Elephant terror: How male tusker is giving sleepless nights to locals in Srikakulam

Proposals have been submitted to the chief conservator of the forest and formal permission was required from the chief wildlife warden to trap the animal.

By Newsmeter Network  Published on  21 Jan 2022 10:44 AM GMT
Elephant terror: How male tusker is giving sleepless nights to locals in Srikakulam

Vizianagaram/ Srikakulam: Forest officials have drawn a two-pronged strategy to prevent wild elephants from killing human beings and destroying crops in Srikakulam and Vizianagaram districts of the state.

It may be recalled that a few days ago, an elephant trampled a 32-year-old-man to death at Duggi village under Komarada Mandal in Vizianagaram district. Identified as N Rajababu, he was working as an elephant tracker.

As a part of the operation, Rajababu went on his duty at Duggi Village to alert the locals in a bid to prevent crop destruction. He noticed the herd of elephants and tried to divert them. But one elephant trampled him to death.

Wild elephants have been creating havoc in parts of Komarada, Garugubilli, and Jiyyamavalasa Mandals in Vizianagaram district for over three years. They destroy standing crops, motor pump sets, and scare away the locals. Farmers fear to venture into their fields due to the threat from the wild elephants.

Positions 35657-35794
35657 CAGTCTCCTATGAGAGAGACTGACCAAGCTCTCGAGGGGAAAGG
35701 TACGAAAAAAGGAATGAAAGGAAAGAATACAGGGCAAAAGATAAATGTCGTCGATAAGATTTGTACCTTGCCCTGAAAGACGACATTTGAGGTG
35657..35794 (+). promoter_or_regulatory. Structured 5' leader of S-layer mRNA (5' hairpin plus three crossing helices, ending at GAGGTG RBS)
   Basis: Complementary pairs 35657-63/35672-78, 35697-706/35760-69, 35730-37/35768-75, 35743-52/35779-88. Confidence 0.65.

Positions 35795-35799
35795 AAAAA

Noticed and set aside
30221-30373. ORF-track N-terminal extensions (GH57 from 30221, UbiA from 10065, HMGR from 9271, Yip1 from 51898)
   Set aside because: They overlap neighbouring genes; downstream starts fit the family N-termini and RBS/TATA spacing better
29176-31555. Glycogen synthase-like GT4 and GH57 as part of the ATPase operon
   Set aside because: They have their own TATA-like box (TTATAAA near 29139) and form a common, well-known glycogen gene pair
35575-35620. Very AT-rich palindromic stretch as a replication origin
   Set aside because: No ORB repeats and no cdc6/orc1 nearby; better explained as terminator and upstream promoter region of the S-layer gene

Not only the crops, but the lives of the farmers are also in danger. Jumbos have killed six farmers and an elephant tracker in the Vizianagaram district in the past few years. Jumbos killed over 10 persons in parts of Srikakulam in the past one decade.

Srikakulam district has five females and one male elephant. Viziangaram has four female elephants. It is the lone male elephant that has been creating havoc in these districts. During the musth season which might run into four to five months, it becomes more violent, forest department sources said.

"Prior to setting up a rescue center, we are planning to isolate the lone male elephant and shift it to Indira Gandhi Zoological Park. That will mitigate the situation to a large extent,'' said Venkatesh, divisional forest officer.

Proposals have been submitted to the chief conservator of the forest and formal permission was required from the chief wildlife warden to trap the animal.

He said the forest personnel are selectively interfering in the movement of the elephants and the 29 trackers have been alerting the villagers on their movement.

The second option before the department is setting up a rescue center at an appropriate place to prevent them from moving into the villages. This requires a huge area with continuous water availability and greenery. Two places have been identified at Chandadingi and Juntukonda in Vizianagaram district where the kral would be set up.

Kumki (trained) elephants and a good number of mahouts drawn from Chittoor or Karnataka were needed to handle them, said the DFO.

The project runs into crores and needs vast stretches of land. Elephants move in 20,000 hectare area, the forest officer said.

"The project is currently being studied at the government level," Venkatesh said.

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